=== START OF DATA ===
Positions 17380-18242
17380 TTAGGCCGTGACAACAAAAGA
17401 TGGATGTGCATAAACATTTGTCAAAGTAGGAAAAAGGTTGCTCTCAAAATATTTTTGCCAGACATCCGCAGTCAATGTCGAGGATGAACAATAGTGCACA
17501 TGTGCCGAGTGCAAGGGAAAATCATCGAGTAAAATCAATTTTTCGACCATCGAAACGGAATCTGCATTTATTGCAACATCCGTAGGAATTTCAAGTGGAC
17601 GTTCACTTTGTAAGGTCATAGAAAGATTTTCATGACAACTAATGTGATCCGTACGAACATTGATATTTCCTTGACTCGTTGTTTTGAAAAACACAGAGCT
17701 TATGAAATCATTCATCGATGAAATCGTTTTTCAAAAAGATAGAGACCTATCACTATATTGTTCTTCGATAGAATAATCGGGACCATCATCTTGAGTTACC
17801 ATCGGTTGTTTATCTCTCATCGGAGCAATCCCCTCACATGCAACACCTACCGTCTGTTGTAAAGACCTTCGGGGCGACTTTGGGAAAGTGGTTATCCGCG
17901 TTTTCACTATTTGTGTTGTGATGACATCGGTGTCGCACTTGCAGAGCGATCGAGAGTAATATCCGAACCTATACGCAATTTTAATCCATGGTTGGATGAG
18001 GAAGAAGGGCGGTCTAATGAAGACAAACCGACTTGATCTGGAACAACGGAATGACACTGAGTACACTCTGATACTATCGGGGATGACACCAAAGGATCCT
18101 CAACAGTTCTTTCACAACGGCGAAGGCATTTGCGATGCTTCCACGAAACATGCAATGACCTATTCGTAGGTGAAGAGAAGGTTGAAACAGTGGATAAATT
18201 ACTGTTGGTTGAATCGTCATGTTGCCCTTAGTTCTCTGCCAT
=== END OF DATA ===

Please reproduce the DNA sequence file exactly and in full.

Positions 17380-18242
17380 TTAGGCCGTGACAACAAAAGA
17401 TGGATGTGCATAAACATTTGTCAAAGTAGGAAAAAGGTTGCTCTCAAAATATTTTTGCCAGACATCCGCAGTCAATGTCGAGGATGAACAATAGTGCACA
17501 TGTGCCGAGTGCAAGGGAAAATCATCGAGTAAAATCAATTTTTCGACCATCGAAACGGAATCTGCATTTATTGCAACATCCGTAGGAATTTCAAGTGGAC
17601 GTTCACTTTGTAAGGTCATAGAAAGATTTTCATGACAACTAATGTGATCCGTACGAACATTGATATTTCCTTGACTCGTTGTTTTGAAAAACACAGAGCT
17701 TATGAAATCATTCATCGATGAAATCGTTTTTCAAAAAGATAGAGACCTATCACTATATTGTTCTTCGATAGAATAATCGGGACCATCATCTTGAGTTACC
17801 ATCGGTTGTTTATCTCTCATCGGAGCAATCCCCTCACATGCAACACCTACCGTCTGTTGTAAAGACCTTCGGGGCGACTTTGGGAAAGTGGTTATCCGCG
17901 TTTTCACTATTTGTGTTGTGATGACATCGGTGTCGCACTTGCAGAGCGATCGAGAGTAATATCCGAACCTATACGCAATTTTAATCCATGGTTGGATGAG
18001 GAAGAAGGGCGGTCTAATGAAGACAAACCGACTTGATCTGGAACAACGGAATGACACTGAGTACACTCTGATACTATCGGGGATGACACCAAAGGATCCT
18101 CAACAGTTCTTTCACAACGGCGAAGGCATTTGCGATGCTTCCACGAAACATGCAATGACCTATTCGTAGGTGAAGAGAAGGTTGAAACAGTGGATAAATT
18201 ACTGTTGGTTGAATCGTCATGTTGCCCTTAGTTCTCTGCCAT